164 Pages
English

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Common Sense and Science from Aristotle to Reid

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Gain access to the library to view online
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164 Pages
English

You can change the print size of this book

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Brings to light the dynamic and evolving relationship between common sense and scientific thinking from Aristotle to the present day


While the dynamic relationship between common sense and science has gone largely unrecognized in the history of ideas, Common Sense and Science from Aristotle to Reid reveals that thinkers have pondered the nature of common sense and its relationship to science and scientific thinking for a very long time. It demonstrates how a diverse array of neglected early modern thinkers turn out to have been on the right track for understanding how the mind makes sense of the world and how basic features of the human mind and cognition are related to scientific theory and practice. Drawing on a wealth of primary sources and scholarship from the history of ideas, cognitive science, and the history and philosophy of science, this book helps readers understand the fundamental historical and philosophical relationship between common sense and science.




The story begins in the ancient world, where “scientific” knowledge (epistêmê in Greek, scientia in Latin) arose in counterpoint to everyday understanding and common opinion, until Aristotle produced a reconciliation of the two that set the course for scientific thought for the next two millennia. It then moves into the early modern period, when the New Science of Copernicus, Galileo, and Newton emerged triumphant, and common sense and its relationship to science once again became problematic, remaining so to this day. The book goes on to examine this fraught relationship, and the early modern thinkers who sought to repair it, culminating in the thought of the philosopher Thomas Reid (1711–1796), the preeminent figure in the Scottish school of common sense philosophy. A comprehensive epilogue brings the story into the present. It is a story full of fascinating twists and turns, but ultimately a tale about the perennial quest to understand how the human mind is able to gain credible and reliable knowledge about the self, nature, other human beings, and God.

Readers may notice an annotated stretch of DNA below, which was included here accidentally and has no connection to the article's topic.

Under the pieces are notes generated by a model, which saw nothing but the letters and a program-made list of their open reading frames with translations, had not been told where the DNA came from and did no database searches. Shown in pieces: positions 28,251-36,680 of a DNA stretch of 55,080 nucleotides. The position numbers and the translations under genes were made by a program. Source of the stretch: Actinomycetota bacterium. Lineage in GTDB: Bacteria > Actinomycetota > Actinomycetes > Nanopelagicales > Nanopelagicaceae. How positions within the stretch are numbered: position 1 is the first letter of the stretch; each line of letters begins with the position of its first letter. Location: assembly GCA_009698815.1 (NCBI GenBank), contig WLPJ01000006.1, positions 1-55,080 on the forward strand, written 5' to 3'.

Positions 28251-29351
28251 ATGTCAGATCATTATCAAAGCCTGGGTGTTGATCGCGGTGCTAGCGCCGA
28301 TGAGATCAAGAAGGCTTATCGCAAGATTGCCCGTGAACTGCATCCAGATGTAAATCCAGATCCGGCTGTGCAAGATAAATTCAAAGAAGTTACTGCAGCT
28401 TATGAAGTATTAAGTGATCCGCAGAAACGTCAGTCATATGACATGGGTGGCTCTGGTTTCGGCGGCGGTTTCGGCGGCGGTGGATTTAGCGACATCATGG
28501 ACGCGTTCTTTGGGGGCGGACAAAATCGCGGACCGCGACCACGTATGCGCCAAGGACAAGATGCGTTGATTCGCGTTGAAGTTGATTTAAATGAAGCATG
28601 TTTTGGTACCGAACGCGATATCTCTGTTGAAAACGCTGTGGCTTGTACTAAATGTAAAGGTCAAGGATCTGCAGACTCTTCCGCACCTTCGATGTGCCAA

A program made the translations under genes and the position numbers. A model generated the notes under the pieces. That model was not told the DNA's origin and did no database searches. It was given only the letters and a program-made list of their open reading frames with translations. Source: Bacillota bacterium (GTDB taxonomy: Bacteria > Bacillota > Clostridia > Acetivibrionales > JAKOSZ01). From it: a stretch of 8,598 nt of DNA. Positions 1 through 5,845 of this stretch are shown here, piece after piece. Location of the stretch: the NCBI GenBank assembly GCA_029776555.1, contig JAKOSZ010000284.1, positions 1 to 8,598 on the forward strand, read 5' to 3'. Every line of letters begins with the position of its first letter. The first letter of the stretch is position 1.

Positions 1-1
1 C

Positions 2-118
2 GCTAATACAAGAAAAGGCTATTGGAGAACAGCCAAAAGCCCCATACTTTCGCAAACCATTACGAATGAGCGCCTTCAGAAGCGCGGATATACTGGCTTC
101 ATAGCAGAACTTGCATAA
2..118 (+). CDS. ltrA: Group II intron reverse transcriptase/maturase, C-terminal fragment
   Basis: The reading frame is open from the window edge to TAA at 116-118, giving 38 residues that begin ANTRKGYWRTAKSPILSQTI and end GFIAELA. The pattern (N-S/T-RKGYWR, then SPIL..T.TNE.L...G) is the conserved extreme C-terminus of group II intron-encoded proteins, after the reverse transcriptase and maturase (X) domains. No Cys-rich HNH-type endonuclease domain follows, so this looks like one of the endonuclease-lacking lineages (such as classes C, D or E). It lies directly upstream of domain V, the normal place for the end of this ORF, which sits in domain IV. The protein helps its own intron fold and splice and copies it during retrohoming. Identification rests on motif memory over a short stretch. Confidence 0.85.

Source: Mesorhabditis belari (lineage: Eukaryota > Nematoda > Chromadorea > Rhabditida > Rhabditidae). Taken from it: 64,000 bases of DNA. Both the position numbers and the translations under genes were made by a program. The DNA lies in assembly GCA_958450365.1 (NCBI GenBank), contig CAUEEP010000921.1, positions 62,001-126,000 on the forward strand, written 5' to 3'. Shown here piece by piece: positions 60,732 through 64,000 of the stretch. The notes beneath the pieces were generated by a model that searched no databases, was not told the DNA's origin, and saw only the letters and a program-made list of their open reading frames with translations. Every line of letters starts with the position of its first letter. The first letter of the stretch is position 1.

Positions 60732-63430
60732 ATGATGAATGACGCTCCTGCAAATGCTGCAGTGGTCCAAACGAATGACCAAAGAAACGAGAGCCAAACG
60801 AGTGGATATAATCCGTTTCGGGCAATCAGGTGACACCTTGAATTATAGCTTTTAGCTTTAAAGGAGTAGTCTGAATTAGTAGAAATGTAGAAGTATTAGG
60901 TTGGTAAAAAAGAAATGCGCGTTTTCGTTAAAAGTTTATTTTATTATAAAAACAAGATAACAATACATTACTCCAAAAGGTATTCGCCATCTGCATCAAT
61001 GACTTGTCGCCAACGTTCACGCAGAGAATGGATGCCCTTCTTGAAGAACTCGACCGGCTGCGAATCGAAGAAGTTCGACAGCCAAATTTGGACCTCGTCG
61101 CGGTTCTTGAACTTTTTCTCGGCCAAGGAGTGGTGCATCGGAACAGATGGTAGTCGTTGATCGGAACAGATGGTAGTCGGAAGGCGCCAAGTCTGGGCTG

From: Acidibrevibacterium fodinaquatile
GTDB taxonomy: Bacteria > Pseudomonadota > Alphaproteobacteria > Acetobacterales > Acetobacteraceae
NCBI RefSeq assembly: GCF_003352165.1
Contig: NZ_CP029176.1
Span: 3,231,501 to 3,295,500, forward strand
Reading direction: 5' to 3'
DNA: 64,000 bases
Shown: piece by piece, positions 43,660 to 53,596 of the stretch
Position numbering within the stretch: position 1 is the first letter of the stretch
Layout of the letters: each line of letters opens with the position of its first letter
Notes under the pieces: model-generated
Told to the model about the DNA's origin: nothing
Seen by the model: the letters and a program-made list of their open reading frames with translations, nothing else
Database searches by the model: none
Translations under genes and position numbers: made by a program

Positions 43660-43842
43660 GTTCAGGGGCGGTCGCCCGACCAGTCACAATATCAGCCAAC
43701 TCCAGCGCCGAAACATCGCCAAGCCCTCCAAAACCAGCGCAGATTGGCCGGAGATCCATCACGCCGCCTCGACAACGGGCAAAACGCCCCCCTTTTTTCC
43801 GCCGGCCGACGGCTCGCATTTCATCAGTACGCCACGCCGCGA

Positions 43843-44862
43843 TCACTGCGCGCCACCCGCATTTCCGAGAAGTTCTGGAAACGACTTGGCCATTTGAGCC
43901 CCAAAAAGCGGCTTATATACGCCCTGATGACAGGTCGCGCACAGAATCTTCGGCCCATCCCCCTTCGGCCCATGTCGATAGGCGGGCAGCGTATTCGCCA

Acknowledgments; Introduction; 1. Common Sense and Scientific Thinking before Copernicus; 2. The Challenge of Modern Science and Philosophy; 3. Common Notions, Sens Commun: Herbert of Cherbury and Renè Descartes; 4. Hobbes, Locke, and Innatist Responses to Skepticism and Materialism; 5. Common Sense in Early Eighteenth-Century Thought; 6. Common Sense and Moral Sense: Buffier, Hutcheson, and Butler; 7. Common Sense and the Science of Man in Enlightenment; Scotland: Turnbull and Kames; 8. Common Sense, Science, and the Public Sphere: The Philosophy of Thomas Reid; Epilogue; Notes; Index.

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Published 05 November 2020
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EAN13 9781785275517
Language English

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